The algorithm was able to increase the efficiency of routes by 20% in 30 minutes compared to thousands of hours of work for specialists.
Route Fifty described how Boston faced high costs for school transportation due to complicated and winding routes, looked for data processing specialists and was able to fix the situation in one summer.
Researchers at the Massachusetts Institute of Technology helped to solve the problem. They won the contest for the best algorithms, developing a system that takes into account not only the basic parameters but also, for example, the desire of children to ride with the same driver and sit on different buses.
Thanks to the developed algorithm, children began to come to school faster, and travel time was reduced, which reduced the cost of the city.
What was the problem
The Boston Public Schools District (BPS) allows parents to choose their child’s school from a list of ten positions in an attempt to reduce inequalities that can arise when students are confined to their own area.
All primary school students who choose a school more than a mile (1.6 km) from home are provided with a bus to 220 schools, but many facilities are much further away – some schools have children from the “20 Different Postal Codes”.
Classes may start at 7:15 am to 9:30 am, so buses pass through several schools on time to drop off and pick up children.
In 2017, the county faced problems: BPS has the highest annual transportation costs per student in the United States, at about $2,000, which together accounted for about 10% of the county’s total budget. Costs have been rising steadily, and the quality of the bus fleet has been significantly lower than in other large areas.
The problem was compounded by the fact that the BPS provides more transportation for students than most other counties, as the city provides school buses for students in private schools and special education institutions outside the city.
Finding a Solution
To solve the problem of poor and expensive maintenance of bus routes, BPS held a competition in which researchers experimented with anonymous data sets of the district to create effective bus routes and determine the optimal time to start classes at each school.
According to BPS Senior Strategic Project Manager Will Eger, the county wanted a working solution that worked quickly and simultaneously, and that would solve most of the logistics problems.
This required taking into account the millions of variables that affect the choice of route, such as road width, infrastructure, bus capacity (wheelchair lifts or child seats), children’s desire to be served each year by the same bus driver, fighters who needed to sit on different buses.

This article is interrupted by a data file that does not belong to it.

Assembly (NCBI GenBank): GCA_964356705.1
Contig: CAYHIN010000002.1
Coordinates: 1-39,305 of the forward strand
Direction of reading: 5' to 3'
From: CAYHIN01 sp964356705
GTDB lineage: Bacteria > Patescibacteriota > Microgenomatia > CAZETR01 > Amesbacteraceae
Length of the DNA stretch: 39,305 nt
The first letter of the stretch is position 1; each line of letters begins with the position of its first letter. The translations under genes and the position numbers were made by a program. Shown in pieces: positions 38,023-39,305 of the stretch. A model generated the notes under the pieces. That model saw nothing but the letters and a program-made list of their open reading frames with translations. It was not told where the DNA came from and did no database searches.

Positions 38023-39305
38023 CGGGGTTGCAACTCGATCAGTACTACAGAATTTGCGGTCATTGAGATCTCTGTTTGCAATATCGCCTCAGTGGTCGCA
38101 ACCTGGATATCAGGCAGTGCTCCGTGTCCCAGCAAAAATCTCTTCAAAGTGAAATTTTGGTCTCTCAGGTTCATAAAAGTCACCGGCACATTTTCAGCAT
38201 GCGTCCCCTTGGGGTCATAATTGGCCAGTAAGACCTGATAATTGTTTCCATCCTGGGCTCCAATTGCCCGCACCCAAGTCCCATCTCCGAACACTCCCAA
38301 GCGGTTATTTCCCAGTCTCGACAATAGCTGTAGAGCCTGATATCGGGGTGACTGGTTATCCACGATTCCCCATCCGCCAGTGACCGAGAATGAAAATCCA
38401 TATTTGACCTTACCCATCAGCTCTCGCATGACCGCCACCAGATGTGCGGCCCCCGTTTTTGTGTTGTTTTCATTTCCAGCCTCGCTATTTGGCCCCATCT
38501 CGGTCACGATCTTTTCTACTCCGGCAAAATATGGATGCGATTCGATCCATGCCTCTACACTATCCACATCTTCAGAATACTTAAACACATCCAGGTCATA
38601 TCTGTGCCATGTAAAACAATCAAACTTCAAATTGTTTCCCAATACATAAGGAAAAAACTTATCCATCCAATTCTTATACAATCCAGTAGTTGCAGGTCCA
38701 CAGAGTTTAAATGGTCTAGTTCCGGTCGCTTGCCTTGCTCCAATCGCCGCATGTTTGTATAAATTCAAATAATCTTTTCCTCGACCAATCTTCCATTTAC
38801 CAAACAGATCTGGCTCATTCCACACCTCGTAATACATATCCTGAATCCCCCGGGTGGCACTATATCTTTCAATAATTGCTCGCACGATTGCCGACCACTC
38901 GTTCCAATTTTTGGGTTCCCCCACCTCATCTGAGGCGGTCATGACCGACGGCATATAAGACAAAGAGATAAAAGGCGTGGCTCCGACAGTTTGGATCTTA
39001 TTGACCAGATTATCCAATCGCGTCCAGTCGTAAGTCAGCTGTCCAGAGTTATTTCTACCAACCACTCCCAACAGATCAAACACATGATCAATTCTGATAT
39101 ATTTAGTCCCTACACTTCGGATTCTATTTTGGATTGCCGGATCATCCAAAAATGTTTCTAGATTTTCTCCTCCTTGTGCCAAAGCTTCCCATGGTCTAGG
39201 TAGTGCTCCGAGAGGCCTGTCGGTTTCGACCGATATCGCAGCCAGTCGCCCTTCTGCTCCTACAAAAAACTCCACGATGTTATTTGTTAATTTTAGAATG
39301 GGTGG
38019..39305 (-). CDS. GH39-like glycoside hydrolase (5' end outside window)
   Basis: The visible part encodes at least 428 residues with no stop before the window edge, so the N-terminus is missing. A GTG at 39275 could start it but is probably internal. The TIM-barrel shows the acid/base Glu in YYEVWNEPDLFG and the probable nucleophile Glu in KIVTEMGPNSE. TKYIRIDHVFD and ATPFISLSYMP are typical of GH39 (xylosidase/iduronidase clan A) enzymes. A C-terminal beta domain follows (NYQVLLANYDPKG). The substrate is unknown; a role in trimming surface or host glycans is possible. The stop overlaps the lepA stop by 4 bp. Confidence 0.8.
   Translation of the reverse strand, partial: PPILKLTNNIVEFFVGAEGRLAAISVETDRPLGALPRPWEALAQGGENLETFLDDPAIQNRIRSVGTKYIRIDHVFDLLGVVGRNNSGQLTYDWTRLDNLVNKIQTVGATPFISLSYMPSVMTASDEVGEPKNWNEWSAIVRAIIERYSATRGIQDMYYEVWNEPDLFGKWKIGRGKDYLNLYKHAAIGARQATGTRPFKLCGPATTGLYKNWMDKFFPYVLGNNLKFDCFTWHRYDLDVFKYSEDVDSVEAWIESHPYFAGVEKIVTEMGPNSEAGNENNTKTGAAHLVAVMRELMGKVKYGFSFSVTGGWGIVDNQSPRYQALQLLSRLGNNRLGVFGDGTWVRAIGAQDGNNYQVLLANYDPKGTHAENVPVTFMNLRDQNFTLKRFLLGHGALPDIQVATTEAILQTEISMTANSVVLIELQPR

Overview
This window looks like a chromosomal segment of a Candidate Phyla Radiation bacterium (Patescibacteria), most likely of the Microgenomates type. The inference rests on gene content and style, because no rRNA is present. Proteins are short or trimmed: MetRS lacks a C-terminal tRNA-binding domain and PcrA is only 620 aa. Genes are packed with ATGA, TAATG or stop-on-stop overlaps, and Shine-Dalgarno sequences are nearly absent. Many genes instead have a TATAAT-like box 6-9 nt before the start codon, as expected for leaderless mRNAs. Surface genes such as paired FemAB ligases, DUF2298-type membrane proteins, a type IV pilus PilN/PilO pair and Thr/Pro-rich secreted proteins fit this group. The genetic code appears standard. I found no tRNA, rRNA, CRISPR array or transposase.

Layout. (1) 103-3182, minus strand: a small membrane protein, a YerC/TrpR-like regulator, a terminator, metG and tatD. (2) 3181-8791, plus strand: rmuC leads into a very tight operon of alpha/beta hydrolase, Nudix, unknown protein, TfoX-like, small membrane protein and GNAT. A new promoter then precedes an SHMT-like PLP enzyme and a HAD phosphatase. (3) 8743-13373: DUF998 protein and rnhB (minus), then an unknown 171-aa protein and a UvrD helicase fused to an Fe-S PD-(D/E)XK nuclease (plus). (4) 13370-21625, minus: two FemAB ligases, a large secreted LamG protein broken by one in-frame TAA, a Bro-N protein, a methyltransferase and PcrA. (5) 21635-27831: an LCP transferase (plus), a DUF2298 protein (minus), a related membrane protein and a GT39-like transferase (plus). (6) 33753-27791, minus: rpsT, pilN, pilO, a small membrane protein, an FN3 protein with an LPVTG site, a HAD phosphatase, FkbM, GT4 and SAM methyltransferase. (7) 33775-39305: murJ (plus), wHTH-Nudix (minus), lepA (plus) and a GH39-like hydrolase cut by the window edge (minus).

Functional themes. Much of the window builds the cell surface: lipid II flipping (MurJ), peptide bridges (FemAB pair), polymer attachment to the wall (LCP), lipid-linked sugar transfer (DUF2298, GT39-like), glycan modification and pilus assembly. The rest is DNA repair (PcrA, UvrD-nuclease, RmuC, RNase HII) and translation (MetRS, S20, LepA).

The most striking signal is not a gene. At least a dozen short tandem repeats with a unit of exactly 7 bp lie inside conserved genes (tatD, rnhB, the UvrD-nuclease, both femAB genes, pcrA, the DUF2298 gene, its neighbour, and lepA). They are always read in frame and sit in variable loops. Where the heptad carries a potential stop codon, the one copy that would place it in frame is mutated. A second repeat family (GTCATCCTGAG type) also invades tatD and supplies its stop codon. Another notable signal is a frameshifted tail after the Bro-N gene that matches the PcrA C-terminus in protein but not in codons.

Boston also had about five thousand students with special needs – students needed to be escorted door-to-door, including if the school did not belong to BPS.
The winner of the competition was the team from the MIT Operations Research Center. According to one of the MIT members, Ph.D. Arthur Delaru, the team spent “hundreds of hours developing the solution”, and in order to take into account all the input data, it was necessary to create “so many options (solutions) that they cannot be listed”.
Their solution replaced a very time-consuming process – before ten route planners spent thousands of hours creating special routes for each child and school.
The route planners still work with BPS to track routes with delays and help drivers navigate. “Google Maps isn’t enough, because the service is optimized for cars and doesn’t take into account the size of buses, for example, when turning around.
The MIT algorithm manages the entire route system, providing the basis for more fine-tuning by designers and changes.
Boston tested a new route system in the 2017-2018 academic year: in 30 minutes, the algorithm was able to create a route map 20% more efficient than the manually developed one, and the longer it works, the better the result.
For example, walking time was reduced for junior high school students and those in disadvantaged areas, and travel time, duration and number of stops were reduced.
The launch of the algorithm in the summer of 2017 reduced the fleet by 50 buses (8% of the total fleet) – the largest reduction in one year. Buses traveled 1.6 million kilometers less than in 2016, and carbon dioxide emissions decreased by 20,000 pounds per day. The district saved $5 million and reinvested them in other school initiatives.
What is the peculiarity of the algorithm
The algorithm does not build a route for each school separately and unites them, but uses a system approach. First, the algorithm assigns stops, arranging them in such a way that the child is not on the way for more than an hour, and then determines the best route through several schools.
Thus, the best solution is not to use a minimum number of buses for each school, but the one that most effectively routes the bus through several schools and can adapt to changes in school rules.
Also, the developers use the second algorithm in the system, which understands the economic and logistical consequences of changes in school rules, such as changes in the schedule of classes, and offers solutions.
In its third year of operation, the BPS launched an algorithm in the summer to create a basic timetable for traffic, and during the school year, it will make manual changes in accordance with changes in school rules.
After optimizing the routes, the experts also proposed to optimize the start time, but have not yet been able to prove to parents the need for changes.
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